attended, and a few of his parishioners Mr. Roberts, when first ordained, was gave satisfactory evidence of a saving appointed by Dr. Peers, the present vene- change of heart. His zeal and activity rable Rector of Morden, in Surrey, to indeed created some opposition : but this the curacy of Chislehampton and Stad. he bore with meekness and patience; and hampton, about seven miles from Oxford, the pressure of it, susceptible as he was, which he served about four years. In became considerably relieved by many acts addition to his duties at these churches, of kindness, and, above all, by the success he read prayers and preached every Sun- which crowned his exertions. day evening at Toot Baldon, a village in the year 1803, the solicitations of three or four miles distant. The parish his friends, as well as his own inclinations, church of that place had been suffered for prompted him to return to the principality, many years to lie in a most dilapidated where a curacy was ready for him. His state. A few clergymen, commiserating attachment to his native country was very their fellow-creatures and earnestly desir great; and his attainments in Welsh liteous to further their eternal interests, had, rature made him an important blessing by their united exertions, so far repaired it to it in various ways. When his intended as to admit of persons assembling for Divine departure was announced, great und unworship; and it was served gratuitously feignied sorrow was felt by many under till a small subscription was obtained. Á his pastoral care. Several of those who Sunday-school was also established. Thus had been benefited by his ministry, acthe subject of our memoir read the ser companied him part of the road; to whom vice and preached three times every he said, “ Had I known what your feelings Sunday, besides attending early and late and mine would have been at this separatwo Sunday-schools, and walking from tion, I never would have encountered the parish to parish ten miles in the course of trial." How striking a testimony is here the day, in every kind of weather, and at presented of his character, and of the afall seasons of the year. The teachers of the fection with which his hearers regarded Sunday-schools ofChislehampton andStad him! His rector, also, deeply regretted hampton, and all other persons who felt dis. the removal of his faithful curate, whose posed, met at his lodgings one evening in labours he encouraged, and greatly rethe week to consult with him as to the most joiced in the good effects which resulted promising and efficient means of promoting from them. Since his death, he has exthe growth of religion in their own souls- pressed the unshaken esteem and regard in those of the attendants at the schools, which he felt for the deceased during the and among their neighbours in general. On space of thirty years. another evening in the week, he attended His new field of labour was Tremeir. at Baldon for the same purpose. Thus was chion, in Flintshire, His zeal for his his time wholly and most conscientiously Master's cause, and the salvation of sin. devoted to the spiritual and endless wel ners, was soon conspicuous; and he en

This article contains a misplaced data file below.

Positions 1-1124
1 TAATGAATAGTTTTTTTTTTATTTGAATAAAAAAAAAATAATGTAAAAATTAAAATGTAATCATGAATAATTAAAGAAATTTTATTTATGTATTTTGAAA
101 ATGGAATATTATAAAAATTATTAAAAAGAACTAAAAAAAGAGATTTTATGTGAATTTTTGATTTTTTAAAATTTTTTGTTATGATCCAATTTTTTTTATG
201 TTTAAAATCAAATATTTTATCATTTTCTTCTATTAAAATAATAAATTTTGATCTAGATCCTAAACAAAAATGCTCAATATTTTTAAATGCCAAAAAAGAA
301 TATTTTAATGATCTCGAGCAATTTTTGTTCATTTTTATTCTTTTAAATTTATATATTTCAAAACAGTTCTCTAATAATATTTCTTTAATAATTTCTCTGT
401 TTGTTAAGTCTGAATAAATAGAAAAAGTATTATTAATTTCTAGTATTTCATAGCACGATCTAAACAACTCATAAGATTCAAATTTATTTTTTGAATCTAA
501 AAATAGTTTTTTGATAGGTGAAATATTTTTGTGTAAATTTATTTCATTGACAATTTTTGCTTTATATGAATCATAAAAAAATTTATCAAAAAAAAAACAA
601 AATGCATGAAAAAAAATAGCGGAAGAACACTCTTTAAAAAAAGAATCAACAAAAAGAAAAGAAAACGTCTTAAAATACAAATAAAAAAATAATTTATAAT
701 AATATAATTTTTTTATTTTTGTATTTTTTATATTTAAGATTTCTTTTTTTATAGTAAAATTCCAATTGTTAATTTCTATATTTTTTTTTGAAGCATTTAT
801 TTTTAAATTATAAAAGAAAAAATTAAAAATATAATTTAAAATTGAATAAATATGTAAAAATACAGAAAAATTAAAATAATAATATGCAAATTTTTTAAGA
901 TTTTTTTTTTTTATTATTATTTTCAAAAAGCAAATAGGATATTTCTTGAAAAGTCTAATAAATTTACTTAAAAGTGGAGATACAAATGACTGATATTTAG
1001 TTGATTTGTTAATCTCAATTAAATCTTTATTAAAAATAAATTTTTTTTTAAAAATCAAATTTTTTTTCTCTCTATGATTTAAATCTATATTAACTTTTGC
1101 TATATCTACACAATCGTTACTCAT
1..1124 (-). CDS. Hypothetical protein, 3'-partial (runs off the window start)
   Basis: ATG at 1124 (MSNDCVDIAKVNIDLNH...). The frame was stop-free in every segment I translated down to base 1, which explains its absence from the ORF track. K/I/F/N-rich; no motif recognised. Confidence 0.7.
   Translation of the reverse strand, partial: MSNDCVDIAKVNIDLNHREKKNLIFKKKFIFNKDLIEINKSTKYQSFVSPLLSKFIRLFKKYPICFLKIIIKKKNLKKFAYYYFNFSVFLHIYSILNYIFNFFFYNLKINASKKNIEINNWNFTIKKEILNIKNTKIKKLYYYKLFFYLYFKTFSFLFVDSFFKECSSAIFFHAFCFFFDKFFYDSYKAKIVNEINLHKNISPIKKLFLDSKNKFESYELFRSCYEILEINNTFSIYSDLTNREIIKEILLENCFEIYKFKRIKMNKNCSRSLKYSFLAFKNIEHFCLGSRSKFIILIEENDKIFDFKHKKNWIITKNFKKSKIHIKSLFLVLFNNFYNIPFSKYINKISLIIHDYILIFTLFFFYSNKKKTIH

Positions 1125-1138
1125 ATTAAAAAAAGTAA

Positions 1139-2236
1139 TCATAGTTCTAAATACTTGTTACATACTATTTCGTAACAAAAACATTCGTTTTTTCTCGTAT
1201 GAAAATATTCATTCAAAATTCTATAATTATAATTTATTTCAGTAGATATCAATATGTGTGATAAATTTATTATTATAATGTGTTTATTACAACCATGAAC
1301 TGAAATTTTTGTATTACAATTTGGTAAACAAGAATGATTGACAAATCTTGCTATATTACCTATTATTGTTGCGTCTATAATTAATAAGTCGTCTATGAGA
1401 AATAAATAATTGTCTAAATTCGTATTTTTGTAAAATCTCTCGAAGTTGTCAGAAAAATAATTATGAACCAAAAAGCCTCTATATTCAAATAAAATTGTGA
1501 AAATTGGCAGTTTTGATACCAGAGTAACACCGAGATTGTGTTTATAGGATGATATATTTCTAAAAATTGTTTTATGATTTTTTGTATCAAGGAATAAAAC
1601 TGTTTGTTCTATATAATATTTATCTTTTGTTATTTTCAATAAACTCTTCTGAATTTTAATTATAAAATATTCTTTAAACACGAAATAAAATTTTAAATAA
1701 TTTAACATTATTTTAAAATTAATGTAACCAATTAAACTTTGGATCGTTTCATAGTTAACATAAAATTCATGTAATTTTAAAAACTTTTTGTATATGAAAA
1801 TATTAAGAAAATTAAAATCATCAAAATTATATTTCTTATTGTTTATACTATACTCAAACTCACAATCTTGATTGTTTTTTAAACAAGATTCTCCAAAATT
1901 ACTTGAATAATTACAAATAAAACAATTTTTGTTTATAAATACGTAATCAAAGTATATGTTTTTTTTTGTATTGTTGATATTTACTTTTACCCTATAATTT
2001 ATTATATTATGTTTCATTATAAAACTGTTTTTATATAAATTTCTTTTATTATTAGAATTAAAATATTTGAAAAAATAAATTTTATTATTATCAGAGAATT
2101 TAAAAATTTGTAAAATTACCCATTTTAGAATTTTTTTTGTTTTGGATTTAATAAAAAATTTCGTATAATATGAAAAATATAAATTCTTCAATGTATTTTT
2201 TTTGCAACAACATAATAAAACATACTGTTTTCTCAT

deavoured, through good report and evil when a zealous and diligent clergyman is report, to warn, exhort, and reprove the thus countenanced in his labours of love eril doer; and to ground and settle the by his diocesan. Mr. Roberts had in true convert in faith and love. The state Bishop Horseley a steady friend, whose of the Established Church in North Wales house was always open to him, where he at that period was much to be deplored, spent many hours with profit and pleasure Apathy seemed to bave seized pastors and in literary and scriptural conversation. people, and awful was the extent of igno. While the bishop was waiting for an oprance, and the depravation of morals. It portunity to prefer him, death suddenly is now considerably improved; being bless- removed him to another scene. ed with many national schools, and pious In the year 1807, the living of Tremeir. pains-taking ministers; though it is still chion became vacant, and great was the most devoutly to be wished that the gene- joy of the parishioners, when their conrality of the clergy were more alive to the scientious curate was presented to it. This responsibility of their office-more regard. was the first living which Bishop Cleaver ful of the day, when they only who shall had to dispose of, after his translation to be found “ clear of the blood of the peo- the see of St. Asaph. Mr. Roberts ever ple,"—who “take heed unto themselves cherished sentiments of great respect and and to the doctrine," pho study to shew gratitude for his benefactor, from whom themselves "approved of God, workmen he also received much friendly counsel that need not to be ashamed, rightly di- and attention. Indeed the urbanity of viding the word of truth,”-shall be ac- that prelate's disposition, the courteous, kpowledged as the true servants of Christ, kind, and affable manner in which he and shine as the brightness of the firma. treated his clergy, and the paternal tenment, and as the stars for ever and ever. derness with which he advised them,